- Are you below 15? - To prevent child trafficking, Philippine law mandates that persons under the age of fifteen who are either arriving unaccompanied or are not accompanied by their parents may be denied entry into the Philippines. It is possible to obtain a "waiver of exclusion ground" (WEG) which grants entry to underage minors, which must also be pre-arranged in Manila before arriving.
Getting to ManilaEdit
Manila is served by two major airports. The Ninoy Aquino International Airport (NAIA), located nine kilometers south of Manila proper, is the city's principal airport. It is the Philippines' busiest airport and a major Southeast Asian hub, with direct service to 42 international destinations in Asia, Australia, Europe and North America. NAIA also serves as the hub for flights to the rest of the country, serving over 30 towns and cities throughout the archipelago.
The airport is divided into four terminals, of which three serve passengers entering the Philippines via Manila:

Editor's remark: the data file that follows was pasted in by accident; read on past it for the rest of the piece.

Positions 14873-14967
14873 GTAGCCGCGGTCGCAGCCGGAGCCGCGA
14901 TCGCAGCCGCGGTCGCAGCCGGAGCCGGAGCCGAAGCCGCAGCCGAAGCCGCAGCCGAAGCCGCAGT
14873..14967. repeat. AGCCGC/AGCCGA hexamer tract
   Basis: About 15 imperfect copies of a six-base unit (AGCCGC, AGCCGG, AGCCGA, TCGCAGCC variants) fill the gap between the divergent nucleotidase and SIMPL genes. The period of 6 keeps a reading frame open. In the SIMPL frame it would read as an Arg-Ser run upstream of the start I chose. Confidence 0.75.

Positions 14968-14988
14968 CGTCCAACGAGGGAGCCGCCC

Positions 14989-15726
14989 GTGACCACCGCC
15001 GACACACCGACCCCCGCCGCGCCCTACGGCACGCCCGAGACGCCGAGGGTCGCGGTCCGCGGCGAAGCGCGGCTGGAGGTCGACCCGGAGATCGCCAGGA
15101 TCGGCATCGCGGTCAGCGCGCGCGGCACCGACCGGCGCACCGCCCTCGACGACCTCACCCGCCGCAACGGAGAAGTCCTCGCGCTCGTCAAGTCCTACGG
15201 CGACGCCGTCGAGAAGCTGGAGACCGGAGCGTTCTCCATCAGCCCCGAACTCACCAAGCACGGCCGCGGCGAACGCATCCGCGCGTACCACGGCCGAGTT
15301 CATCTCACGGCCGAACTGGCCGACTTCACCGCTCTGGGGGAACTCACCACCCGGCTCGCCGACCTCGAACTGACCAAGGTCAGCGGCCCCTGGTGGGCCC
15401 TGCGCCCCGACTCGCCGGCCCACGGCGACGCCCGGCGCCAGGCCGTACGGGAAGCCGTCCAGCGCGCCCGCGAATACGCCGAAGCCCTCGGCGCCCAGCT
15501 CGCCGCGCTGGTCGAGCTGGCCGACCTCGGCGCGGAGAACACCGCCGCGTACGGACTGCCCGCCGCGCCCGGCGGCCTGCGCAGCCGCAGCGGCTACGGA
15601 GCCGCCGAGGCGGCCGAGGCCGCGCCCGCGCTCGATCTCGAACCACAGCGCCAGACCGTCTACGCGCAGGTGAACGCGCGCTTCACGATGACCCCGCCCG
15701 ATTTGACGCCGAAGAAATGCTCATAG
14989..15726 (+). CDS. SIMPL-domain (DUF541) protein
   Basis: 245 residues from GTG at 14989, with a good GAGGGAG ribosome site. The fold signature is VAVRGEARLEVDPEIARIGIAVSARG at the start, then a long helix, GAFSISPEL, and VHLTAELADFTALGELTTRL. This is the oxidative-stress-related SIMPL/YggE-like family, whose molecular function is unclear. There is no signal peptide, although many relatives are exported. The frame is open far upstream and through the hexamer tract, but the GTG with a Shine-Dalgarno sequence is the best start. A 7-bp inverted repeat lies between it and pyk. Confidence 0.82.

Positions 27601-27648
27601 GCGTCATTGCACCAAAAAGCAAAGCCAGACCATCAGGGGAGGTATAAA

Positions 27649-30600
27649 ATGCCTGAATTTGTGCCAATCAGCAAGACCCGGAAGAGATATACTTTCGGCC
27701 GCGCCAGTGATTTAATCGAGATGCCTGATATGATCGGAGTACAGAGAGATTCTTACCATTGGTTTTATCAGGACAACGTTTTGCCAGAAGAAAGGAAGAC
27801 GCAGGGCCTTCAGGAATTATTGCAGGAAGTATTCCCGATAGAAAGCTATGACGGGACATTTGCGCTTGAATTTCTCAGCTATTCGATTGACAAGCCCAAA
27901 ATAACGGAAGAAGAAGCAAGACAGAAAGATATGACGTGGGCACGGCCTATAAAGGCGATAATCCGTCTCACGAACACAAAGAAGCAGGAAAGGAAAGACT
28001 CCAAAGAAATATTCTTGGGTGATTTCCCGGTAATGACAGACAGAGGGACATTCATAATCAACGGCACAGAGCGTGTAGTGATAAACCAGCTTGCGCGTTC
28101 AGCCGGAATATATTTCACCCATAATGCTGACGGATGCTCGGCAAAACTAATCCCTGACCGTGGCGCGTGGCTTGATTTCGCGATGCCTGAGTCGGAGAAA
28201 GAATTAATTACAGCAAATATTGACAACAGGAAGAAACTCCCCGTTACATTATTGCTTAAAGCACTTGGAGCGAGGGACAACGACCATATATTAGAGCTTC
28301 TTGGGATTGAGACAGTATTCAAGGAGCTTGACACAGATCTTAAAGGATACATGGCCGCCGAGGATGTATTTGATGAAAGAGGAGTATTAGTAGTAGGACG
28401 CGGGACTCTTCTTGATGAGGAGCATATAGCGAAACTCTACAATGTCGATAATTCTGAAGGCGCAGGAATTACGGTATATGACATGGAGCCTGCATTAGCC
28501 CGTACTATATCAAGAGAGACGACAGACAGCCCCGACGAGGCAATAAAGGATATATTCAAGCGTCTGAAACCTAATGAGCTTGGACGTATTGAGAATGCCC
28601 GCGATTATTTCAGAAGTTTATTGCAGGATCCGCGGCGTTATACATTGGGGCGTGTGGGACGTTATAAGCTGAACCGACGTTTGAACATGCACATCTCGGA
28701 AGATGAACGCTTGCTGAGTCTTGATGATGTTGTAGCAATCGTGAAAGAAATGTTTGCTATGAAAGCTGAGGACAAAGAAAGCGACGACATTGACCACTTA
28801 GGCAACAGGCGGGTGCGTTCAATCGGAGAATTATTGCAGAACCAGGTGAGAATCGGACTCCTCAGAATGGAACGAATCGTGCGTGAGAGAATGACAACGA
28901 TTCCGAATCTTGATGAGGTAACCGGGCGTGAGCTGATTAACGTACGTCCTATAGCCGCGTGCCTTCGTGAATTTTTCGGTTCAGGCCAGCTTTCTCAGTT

Terminal 1, which serves all foreign airlines
The airport complex is served by frequent bus and jeepney service to points throughout Metro Manila, and a shuttle service connects all four terminals.
The following table lists the cheapest estimated ticket prices for Manila for one adult, inclusive of taxes, as computed using the ITA Software Trip Planner for bookings made a few months in advance. These are not necessarily the cheapest available ticket prices: several destinations, particularly in Asia, are served by low-cost carriers, and airlines frequently have seat sales which lower ticket prices further. Cities with non-stop service to Manila on low-cost carriers are highlighted in blue.
|Auckland||USD 1,279 (approx. ¥ 118,423 / € 955 / £ 857)||Malaysia Airlines||17h40/16h45||Transfer in Kuala Lumpur. There is a cheaper one-stop option on Jetstar Asia Airways, but with a longer layover.|
|Bangkok||USD 265 (approx. ¥ 24,537 / € 198 / £ 178)||Kuwait Airways||3h20|
|Beijing||USD 457 (approx. ¥ 42,314 / € 342 / £ 307)||China Southern Airlines||5h40||Stops in Xiamen. There are non-stop flights available on other airlines.|
|Delhi||USD 696 (approx. ¥ 64,443 / € 520 / £ 467)||China Southern Airlines||9h45/11h30||Transfer in Guangzhou. There are non-stop flights available on Philippine Airlines.|